Back to the Roots is a fledgling enterprise that’s made its mark with mushrooms. No, they aren’t the ones you find in the grocery store produce section. They’re mushrooms that you can grow at home, right in the very box in which you buy them.
A college course inspired founders Alejandro Velez and Nikhil Arora to spawn their business venture, which began with organic mushroom kits and has continued to grow. In the class, the young entrepreneurs learned how mushrooms could be grown in used coffee grounds. Then some successful experiments in the kitchen of their fraternity house encouraged the duo to ditch corporate job offers and take up mushroom farming full-time. Velez and Arora describe their business journey as follows:
“What started as curiosity about urban farming has turned into a passion to Undo Food™ and reconnect families back to where it comes from through fun and delicious ready to grow and ready to eat products.”
So, how exactly does the table-top mushroom growing work? Taking a Back to the Roots mushroom kit, you slit the front plastic cover to allow air to enter, submerge the mushroom roots in water for 24 hours, place the mushroom kit in indirect sunlight, spray with water twice a day, and watch the mushrooms grow for 10 days before harvesting.
In 1870, almost 50% of Americans were employed in agriculture. By 2008 that number had dropped to less than 2%. As most Americans become further removed from agricultural production, as more groceries consist of prepackaged and processed items, and as more of our time is spent indoors and in front of LCD screens, it’s increasingly easy to take food for granted. That disconnect is especially evident among children who have never tilled soil, planted seeds, or cultivated crops.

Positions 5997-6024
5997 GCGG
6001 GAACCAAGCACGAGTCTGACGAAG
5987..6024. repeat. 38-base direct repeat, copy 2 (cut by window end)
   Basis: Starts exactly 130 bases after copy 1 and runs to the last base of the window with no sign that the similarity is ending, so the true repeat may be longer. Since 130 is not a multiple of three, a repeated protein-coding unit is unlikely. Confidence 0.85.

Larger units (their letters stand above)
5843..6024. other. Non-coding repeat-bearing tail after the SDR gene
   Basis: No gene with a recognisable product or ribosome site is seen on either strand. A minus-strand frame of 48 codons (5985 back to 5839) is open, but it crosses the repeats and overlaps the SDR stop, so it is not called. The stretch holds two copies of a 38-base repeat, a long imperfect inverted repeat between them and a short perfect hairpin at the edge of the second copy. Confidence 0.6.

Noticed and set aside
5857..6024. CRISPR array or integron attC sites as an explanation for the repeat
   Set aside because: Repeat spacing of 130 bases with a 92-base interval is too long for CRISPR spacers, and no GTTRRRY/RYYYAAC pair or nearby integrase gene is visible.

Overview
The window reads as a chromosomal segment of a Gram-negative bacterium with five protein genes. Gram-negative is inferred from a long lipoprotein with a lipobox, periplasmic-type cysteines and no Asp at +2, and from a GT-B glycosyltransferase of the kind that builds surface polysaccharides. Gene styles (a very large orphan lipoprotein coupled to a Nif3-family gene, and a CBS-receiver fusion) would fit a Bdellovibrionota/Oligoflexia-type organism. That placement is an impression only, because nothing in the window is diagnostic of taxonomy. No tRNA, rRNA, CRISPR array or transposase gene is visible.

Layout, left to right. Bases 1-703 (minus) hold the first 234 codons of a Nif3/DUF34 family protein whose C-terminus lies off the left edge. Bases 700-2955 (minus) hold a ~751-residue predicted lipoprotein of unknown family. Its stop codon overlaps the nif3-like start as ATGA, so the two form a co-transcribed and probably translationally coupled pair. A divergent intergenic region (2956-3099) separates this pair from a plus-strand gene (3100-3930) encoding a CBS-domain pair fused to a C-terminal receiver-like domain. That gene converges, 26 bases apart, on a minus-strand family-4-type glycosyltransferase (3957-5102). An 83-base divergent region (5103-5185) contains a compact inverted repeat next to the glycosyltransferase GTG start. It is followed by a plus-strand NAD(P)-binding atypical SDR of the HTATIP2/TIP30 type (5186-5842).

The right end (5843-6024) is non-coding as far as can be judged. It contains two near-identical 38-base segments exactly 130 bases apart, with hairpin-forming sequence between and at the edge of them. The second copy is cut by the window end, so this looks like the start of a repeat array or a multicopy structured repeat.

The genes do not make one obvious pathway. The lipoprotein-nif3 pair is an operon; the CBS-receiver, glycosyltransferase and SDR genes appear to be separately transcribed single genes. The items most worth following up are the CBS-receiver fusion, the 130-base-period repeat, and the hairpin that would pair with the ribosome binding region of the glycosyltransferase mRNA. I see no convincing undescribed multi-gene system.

True, agricultural experience isn’t critical to success in an advanced economy, but it does serve several useful purposes. Growing food reorients one to the basics of life. It also promotes a greater understanding of important issues such as sustainable farming and world hunger.
So, Back to the Roots seems to serve a valuable educational mission, but will it will spur a movement that sees significant food production return to the home-front? Probably not. There are good reasons why most people grow little or none of their own food: Namely, it’s not an effective use of their time, especially when others dedicated to food production can do it on larger scales, much more efficiently.
Most of us live very busy lives that require us to guard our time as much as possible. To grow some, let alone most, of our own food is impractical. At the same time, occupational specialization allows us to serve others so they don’t have to do the things we do, provided that we can offer those services at lower costs, and thereby maintain a comparative advantage.
Back to the Roots does offer a small number of processed, prepackaged food items like Blue Corn Flakes and Cocoa Clusters, which reinforces the fact that individualized agriculture is unrealistic for most people. The company also markets a few other tabletop farming options, such as its “Garden-in-a-Can,” which comes with four sets of organic seeds for growing basil, cilantro, dill, and sage. (2) Of course, household herb gardens are pretty common place, and most people eat more than herbs and mushrooms.
In sum, Back to the Root’s in-home gardening products do provide a valuable experiential lesson about how things grow and they illuminate the importance of agriculture, which is especially helpful for children. The notion of using household farming to “Undo food” is a noble one; however, it’s unrealistic to think that advanced economies will return to individualized agriculture production or that people will buy tabletop gardening products in mass. In that light, Back to the Root’s long-term mission represents well-intentioned, albeit “Simple-minded Marketing.
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